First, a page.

Posterior Pelvic: The Other Type of Pain
If these attributes don't adequately describe the pain you feel, then maybe you're experiencing posterior pelvic pain. This is actually more common in pregnant women than the lumbar pain. It's characterized by a pain deep inside your buttocks. It may affect just one side or it could affect both or it may appear as a discomfort in your thighs.
You probably find that when you walk, or climb stairs it worsens. This is natural. This is the type of pain we talked about earlier. It hurts to get out of the bathtub or a low-to-the ground chair. Just sitting in a chair - any chair -- may worsen posterior pelvic pain, simply because you're bent at the waist.
So you believe you're stuck with back pain? Outwit your body!
Many pregnant women take a deep breath and resign themselves to back pain. They assume it's the price to be paid for the birth of their child. Perhaps there's some logic here. But the good news is that you don't have to live the rest of the nine months with this pain - regardless of the changes in your body. The answer to the pain comes in the form of one word: yoga. Okay, let's make it two words "prenatal yoga." Now, you may not think you, along with that bundle you're carrying, may be up to twisting yourself like a pretzel. You may be thinking you'd be doing more harm than good to your baby.
While that's the stereotypical, even comical, impression you may have of yoga. That's really far from the truth. And it especially doesn't apply to yoga you perform while you're pregnant exericse. As you can probably surmise from the name, it's a form of exercise especially created specifically for pregnant women. You'll discover a wealth of benefits which will improve your quality of life during these nine months. Just what can you expect from this set of exercises? Quite a bit, actually.
1. Eases back pain.
Yes, yoga in effect outwits pregnancy-related back pain. Cool, isn't it? On top of that, a related benefit is better posture. Yes, your parents always told you to stand straighter. Now, you'll discover you'll automatically be doing this simply be going through these postures. Prenatal yoga, additionally, has poses especially created to help stretch the muscles and tissues that surround your hips, hamstrings and lower back. Within several sessions (if not the first), you'll notice a dramatic improvement in your pain.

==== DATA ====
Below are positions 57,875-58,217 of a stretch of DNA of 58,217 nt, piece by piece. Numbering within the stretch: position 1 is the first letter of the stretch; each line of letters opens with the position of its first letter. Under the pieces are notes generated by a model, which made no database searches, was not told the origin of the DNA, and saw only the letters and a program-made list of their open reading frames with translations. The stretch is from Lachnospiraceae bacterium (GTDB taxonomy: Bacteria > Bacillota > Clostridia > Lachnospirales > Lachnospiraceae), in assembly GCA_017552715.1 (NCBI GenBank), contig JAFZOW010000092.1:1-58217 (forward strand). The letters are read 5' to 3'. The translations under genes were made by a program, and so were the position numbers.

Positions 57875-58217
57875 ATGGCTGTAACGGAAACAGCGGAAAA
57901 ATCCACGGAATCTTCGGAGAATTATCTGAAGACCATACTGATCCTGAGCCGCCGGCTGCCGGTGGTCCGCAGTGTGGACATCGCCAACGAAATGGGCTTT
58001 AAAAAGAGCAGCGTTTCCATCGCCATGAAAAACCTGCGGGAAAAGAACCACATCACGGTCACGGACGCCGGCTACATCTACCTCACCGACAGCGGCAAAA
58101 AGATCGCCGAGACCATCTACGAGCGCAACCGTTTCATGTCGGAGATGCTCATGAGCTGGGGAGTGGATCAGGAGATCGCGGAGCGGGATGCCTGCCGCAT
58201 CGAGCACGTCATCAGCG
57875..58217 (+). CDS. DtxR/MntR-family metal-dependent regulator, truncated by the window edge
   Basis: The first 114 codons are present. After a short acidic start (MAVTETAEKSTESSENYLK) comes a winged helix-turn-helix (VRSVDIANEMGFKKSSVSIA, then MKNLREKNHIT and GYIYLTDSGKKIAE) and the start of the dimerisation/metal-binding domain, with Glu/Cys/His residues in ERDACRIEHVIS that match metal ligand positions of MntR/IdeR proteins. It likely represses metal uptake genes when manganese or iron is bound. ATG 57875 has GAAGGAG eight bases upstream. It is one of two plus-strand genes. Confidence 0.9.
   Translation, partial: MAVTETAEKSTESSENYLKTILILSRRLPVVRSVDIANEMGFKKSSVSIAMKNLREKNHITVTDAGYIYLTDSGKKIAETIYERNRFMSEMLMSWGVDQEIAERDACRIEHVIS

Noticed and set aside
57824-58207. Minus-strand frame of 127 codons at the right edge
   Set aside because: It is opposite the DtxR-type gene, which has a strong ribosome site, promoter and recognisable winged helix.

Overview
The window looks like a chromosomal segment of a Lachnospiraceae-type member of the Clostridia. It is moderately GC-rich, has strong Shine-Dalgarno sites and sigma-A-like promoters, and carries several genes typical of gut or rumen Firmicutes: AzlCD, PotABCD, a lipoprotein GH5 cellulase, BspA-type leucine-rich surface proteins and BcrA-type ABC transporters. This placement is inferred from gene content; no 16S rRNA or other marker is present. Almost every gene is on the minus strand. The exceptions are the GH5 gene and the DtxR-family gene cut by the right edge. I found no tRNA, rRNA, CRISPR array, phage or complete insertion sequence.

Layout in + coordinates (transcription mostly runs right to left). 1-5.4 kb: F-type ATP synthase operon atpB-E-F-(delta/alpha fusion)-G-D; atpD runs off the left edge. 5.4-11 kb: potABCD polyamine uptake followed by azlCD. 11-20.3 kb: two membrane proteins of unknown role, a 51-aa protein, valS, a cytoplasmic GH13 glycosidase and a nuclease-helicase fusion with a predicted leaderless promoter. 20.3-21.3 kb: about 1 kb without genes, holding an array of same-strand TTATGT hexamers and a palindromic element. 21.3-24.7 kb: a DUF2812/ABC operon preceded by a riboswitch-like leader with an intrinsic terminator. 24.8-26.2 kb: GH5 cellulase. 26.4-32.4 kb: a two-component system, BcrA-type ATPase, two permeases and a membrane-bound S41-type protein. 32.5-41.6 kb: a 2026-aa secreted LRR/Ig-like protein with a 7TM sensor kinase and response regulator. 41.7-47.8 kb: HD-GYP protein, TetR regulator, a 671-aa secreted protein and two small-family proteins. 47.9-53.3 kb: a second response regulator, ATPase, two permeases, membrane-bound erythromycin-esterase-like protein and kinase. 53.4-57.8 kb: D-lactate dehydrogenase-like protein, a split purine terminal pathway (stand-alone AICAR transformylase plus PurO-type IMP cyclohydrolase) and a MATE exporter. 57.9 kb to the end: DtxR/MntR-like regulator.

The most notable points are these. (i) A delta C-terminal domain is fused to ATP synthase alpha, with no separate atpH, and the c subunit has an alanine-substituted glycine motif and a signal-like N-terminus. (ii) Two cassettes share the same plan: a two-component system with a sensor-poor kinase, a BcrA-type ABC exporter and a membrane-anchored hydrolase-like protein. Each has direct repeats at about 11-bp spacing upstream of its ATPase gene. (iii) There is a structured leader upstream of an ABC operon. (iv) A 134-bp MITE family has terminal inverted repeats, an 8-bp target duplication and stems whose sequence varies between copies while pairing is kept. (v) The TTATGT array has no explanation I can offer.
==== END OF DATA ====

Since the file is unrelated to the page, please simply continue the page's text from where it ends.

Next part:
2. Increases your energy; decreases your overall aches.
You know exactly what I'm talking about. Some women from the moment they conceive feel that vague, irritating feeling of fatigue. It zaps your motivation to do... well, just about everything. Depending on how bad you're feeling it, you may even think twice before getting out of bed in the morning. By performing these exercises, you'll gain more energy and notice a distinct reduction in those aches you've been feeling.
3. Improves spinal alignment.
You think there's nothing wrong with your spinal alignment. With that growing bundle of joy inside you, it's hard not to have a few issues with your spine. Have you noticed that it's difficult to find the perfect sleeping position now that you're pregnant? This mother exericse is due to... yes, you guessed it, your shifting spinal alignment. Once you begin your prenatal yoga classes you'll discover that finding that restful pose at night isn't all that difficult and you'll be getting a much more restful sleep at night.
4. Decreases pregnancy-related joint inflammation
Perhaps this is something you may not have associated with your condition. But a regular yoga routine helps to reduce inflammation by boosting your blood's circulation. Your body will be pumping more oxygen throughout your entire body. (By the way, this increased delivery of oxygen also helps relieve fatigue).
asked Jun 9 by Yogamom3889 (200 points)